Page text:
Williams FW15C


The Williams FW15C was a Renault-powered Formula One car designed by Adrian Newey and built by Williams Grand Prix Engineering. It was raced by Alain Prost and Damon Hill during the 1993 Formula One season.

As the car that won both the drivers’ and Constructors’ Championships in the last season before the FIA banned electronic driver aids, the FW15C has a decent claim to be the most technologically sophisticated Formula One car of all time, incorporating anti-lock brakes, traction control and active suspension.

Chassis
Building on the hugely successful FW14B which took Nigel Mansell and Williams to both titles in 1992, the car was the first all-new car to be produced by Patrick Head and Adrian Newey in collaboration (Head had designed many of Williams’s previous cars, while Newey had designed cars for the March and Leyton House Racing teams). With Newey’s input aerodynamically the FW15 was a significant improvement on its predecessor, with a narrower nose, sleeker airbox and engine cover and carefully sculpted sidepods. Another new feature was the larger rear wing used at high-downforce circuits which featured an extra element ahead and above the main wing (similar to the ‘winglets’ seen in Grand Prix racing in 1983 and 1984).

The car was available in August 1992, but given the success and improved reliability of the FW14B, prudence dictated that the new car did not make its debut until the following year’s season-opener in South Africa. As a result of the huge difference in build of their two drivers (Alain Prost was nearly a foot shorter than Damon Hill), Williams eventually opted to build two slightly different FW15C tubs, so as to accommodate Hill’s size 12 feet, as he had repeatedly complained of cramp in the tight confines around the pedals. The FW15C had 12% better aerodynamics and an engine with 30 additional horsepower than the FW14B, yet was shod on the narrower Goodyear tyres than the FW14B.

In addition, the FW15C featured an ABS braking system which was not available on the FW14B and featured a 210L fuel tank, compared to the 230L tank in the FW14B.

Engine
Renault went into their fifth year with Williams and again proved to be the class of the field, with their RS5 67° V10 engine producing at least 760 bhp (570 kW), at least 80 hp (60 kW) more than Benetton and McLaren’s Ford V8, and with less of a penalty in terms of extra fuel carried than Ferrari’s thirsty 041 3.5 litre V12. Renault had acquired a reputation for almost bullet-proof reliability but Williams did suffer three engine failures during races in 1993, although on each occasion the sister car won the race.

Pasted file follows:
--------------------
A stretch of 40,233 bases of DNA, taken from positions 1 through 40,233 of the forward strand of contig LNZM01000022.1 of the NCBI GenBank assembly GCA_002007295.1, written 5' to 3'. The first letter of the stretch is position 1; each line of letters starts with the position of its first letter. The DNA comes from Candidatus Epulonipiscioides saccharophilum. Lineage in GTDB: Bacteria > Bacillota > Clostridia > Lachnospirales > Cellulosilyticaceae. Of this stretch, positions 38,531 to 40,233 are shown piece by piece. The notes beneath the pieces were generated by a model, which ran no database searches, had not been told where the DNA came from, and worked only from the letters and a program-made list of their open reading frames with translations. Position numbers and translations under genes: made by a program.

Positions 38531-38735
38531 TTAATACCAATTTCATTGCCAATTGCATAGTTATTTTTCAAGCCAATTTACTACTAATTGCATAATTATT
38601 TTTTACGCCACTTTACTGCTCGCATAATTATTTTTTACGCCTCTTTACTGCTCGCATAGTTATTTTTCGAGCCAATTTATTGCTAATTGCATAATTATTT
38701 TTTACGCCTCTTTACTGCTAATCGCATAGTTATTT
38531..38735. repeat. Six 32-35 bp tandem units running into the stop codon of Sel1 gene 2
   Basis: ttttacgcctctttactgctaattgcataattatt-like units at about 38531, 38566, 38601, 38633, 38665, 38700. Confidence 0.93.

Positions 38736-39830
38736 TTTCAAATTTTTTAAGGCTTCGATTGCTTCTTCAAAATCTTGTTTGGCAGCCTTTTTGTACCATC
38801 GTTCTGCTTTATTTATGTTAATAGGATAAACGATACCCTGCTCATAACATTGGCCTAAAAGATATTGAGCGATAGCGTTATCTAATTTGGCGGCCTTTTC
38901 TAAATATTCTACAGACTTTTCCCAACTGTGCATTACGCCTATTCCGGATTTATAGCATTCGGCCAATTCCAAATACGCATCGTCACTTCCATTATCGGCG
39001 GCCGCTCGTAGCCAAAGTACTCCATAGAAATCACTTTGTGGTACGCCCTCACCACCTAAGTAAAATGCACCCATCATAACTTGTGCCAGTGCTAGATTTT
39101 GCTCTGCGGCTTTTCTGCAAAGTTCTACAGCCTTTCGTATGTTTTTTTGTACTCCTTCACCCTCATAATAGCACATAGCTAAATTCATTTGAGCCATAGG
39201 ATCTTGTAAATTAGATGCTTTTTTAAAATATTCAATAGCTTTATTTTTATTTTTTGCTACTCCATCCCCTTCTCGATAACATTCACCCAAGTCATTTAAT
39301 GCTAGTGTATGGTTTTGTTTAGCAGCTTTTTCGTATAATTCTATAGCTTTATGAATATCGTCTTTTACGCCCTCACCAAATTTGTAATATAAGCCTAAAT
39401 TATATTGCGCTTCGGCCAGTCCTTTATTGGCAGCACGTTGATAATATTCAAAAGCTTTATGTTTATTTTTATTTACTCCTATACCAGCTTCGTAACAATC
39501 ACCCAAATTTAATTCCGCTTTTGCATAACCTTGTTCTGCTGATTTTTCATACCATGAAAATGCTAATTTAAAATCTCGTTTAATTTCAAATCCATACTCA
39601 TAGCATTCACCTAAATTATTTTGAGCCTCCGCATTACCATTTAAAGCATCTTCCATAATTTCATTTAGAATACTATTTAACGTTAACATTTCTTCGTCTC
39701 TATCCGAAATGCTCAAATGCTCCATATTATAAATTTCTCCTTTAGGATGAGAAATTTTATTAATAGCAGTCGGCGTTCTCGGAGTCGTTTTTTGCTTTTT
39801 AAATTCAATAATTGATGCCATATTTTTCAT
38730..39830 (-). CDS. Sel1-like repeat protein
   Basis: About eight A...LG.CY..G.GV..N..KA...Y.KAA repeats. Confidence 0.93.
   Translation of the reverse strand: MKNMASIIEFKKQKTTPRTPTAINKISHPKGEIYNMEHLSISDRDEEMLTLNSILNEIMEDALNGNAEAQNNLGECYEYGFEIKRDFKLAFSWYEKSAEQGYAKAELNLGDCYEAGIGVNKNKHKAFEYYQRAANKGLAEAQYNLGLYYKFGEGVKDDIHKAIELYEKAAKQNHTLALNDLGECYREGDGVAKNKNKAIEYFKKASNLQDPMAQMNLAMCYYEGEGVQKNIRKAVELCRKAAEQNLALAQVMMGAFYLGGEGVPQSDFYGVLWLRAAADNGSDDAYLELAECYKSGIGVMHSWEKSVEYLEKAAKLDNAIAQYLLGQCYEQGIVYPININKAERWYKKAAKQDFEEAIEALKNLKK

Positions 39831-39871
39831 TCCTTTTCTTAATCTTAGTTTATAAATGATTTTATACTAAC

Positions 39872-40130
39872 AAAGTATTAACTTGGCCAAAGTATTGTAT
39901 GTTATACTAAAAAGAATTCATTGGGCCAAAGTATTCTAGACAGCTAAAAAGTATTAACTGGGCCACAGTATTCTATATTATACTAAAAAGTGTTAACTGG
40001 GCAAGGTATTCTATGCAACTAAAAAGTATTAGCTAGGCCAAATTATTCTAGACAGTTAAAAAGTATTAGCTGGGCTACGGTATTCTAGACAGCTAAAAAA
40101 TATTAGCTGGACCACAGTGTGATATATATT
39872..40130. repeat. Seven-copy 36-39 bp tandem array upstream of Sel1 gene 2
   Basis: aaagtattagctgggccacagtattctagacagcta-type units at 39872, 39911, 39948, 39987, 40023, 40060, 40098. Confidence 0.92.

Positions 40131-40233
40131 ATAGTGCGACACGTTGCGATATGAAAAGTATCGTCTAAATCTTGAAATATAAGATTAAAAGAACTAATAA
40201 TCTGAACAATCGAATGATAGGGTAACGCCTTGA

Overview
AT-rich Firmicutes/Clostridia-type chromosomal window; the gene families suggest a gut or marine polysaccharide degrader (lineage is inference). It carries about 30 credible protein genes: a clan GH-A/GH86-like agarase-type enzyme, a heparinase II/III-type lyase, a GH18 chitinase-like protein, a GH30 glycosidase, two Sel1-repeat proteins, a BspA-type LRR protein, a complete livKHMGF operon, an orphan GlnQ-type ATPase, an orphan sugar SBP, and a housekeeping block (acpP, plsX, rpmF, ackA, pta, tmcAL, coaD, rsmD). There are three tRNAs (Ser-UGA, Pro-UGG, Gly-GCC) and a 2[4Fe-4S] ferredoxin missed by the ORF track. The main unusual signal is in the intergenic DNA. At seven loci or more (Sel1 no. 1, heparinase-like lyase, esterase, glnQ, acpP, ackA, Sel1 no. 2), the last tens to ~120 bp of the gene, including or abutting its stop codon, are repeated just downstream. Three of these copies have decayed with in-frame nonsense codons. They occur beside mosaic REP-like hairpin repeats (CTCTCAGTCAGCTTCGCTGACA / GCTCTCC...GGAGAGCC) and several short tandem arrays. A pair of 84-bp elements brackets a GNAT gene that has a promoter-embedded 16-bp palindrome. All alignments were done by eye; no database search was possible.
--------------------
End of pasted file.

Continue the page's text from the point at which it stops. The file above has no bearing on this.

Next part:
The French Grand Prix was a PR dream for Renault, with a French driver leading home the team’s only 1-2 finish of the year, while Hill’s victory at the Belgian race was Renault’s 50th Formula One win.

Transmission
The FW15C used a semi automatic transmission very similar to the FW14B, but with changes to the hydraulic activation system. A press button starting device by means of which the clutch comes under automatic control, attracted the drivers unreserved approval during a succession of tests, but they did not use it in races, preferring the notional, psychological reassurance of controlling the clutch pedal at the start.

The transmission also featured an automatic system. If the “auto-up” button is pressed, which could be at any time on the circuit, it will do automatic changes until the next time drivers call for a gearchange with the levers. The software is so programmed that it recognises when a driver calls for a gearchange before the automatic system is ready to do so and immediately hands back control to the manual system.

Electronics
By 1993, Formula One had become very much a high-tech arena and the FW15C was at the very forefront, featuring active suspension, anti-lock brakes, traction control, telemetry, fly-by-wire controls, pneumatic valve springs, power steering, semi-automatic transmission, a fully automatic transmission and also continuously variable transmission, although the latter was only used in testing. As a result, Alain Prost described the car as “a little Airbus”.

While anti-lock brakes and traction control made driving the car on the limit easier, added complication arose from occasions when the computer systems wrongly interpreted the information they were receiving from their sensors, the active suspension being particularly prone to this from time to time. With so many computer systems on board the car required three laptop computers to be connected to it every time it was fired up: one each for the engine, the telemetry and the suspension.

The FW15C also featured a push to pass system (left yellow button on steering wheel), which would use the active suspension to raise the car up at the rear, and eliminate the drag from the diffuser, effectively increasing speed through a lack of downforce. Williams was able to use the electronics, so they could sync up a flawless link that would simultaneously set the engine for another 300 revs, and raise the active suspension for when the driver needed extra speed while overtaking.